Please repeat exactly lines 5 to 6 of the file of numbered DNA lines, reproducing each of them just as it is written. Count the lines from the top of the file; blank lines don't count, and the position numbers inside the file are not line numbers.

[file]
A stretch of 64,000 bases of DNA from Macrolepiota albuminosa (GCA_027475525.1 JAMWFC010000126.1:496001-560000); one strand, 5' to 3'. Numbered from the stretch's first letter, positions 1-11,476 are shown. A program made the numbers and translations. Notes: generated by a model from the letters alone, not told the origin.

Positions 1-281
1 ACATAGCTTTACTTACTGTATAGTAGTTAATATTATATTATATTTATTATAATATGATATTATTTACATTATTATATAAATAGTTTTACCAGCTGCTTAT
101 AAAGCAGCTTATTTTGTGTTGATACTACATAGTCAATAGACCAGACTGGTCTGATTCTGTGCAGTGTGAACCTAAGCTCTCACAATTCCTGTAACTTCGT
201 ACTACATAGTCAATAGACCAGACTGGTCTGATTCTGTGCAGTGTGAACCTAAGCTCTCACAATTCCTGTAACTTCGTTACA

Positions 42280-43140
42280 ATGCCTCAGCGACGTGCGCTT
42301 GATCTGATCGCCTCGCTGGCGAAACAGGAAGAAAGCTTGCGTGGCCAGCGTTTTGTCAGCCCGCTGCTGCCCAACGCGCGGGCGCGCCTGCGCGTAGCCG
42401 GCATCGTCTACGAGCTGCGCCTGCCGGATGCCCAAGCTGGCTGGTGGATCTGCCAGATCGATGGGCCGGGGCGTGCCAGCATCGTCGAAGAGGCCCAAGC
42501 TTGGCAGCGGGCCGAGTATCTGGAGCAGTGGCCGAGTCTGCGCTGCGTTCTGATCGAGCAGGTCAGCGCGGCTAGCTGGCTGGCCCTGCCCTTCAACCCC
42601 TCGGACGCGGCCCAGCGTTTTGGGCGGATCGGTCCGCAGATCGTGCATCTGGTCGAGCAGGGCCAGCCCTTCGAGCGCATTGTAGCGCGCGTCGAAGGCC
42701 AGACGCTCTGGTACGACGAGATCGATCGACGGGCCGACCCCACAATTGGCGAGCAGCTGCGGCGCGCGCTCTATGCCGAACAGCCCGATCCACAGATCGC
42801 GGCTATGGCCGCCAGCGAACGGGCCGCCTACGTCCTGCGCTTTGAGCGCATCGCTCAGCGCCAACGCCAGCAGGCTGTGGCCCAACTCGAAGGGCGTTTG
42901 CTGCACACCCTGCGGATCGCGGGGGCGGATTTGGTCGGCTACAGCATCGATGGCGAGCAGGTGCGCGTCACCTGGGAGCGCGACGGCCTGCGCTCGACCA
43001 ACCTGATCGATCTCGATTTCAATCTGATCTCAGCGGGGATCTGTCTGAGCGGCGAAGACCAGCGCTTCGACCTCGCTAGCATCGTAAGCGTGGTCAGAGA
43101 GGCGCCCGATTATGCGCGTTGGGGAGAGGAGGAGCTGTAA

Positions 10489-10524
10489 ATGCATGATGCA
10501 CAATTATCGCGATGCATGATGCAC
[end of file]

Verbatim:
201 ACTACATAGTCAATAGACCAGACTGGTCTGATTCTGTGCAGTGTGAACCTAAGCTCTCACAATTCCTGTAACTTCGTTACA

Positions 42280-43140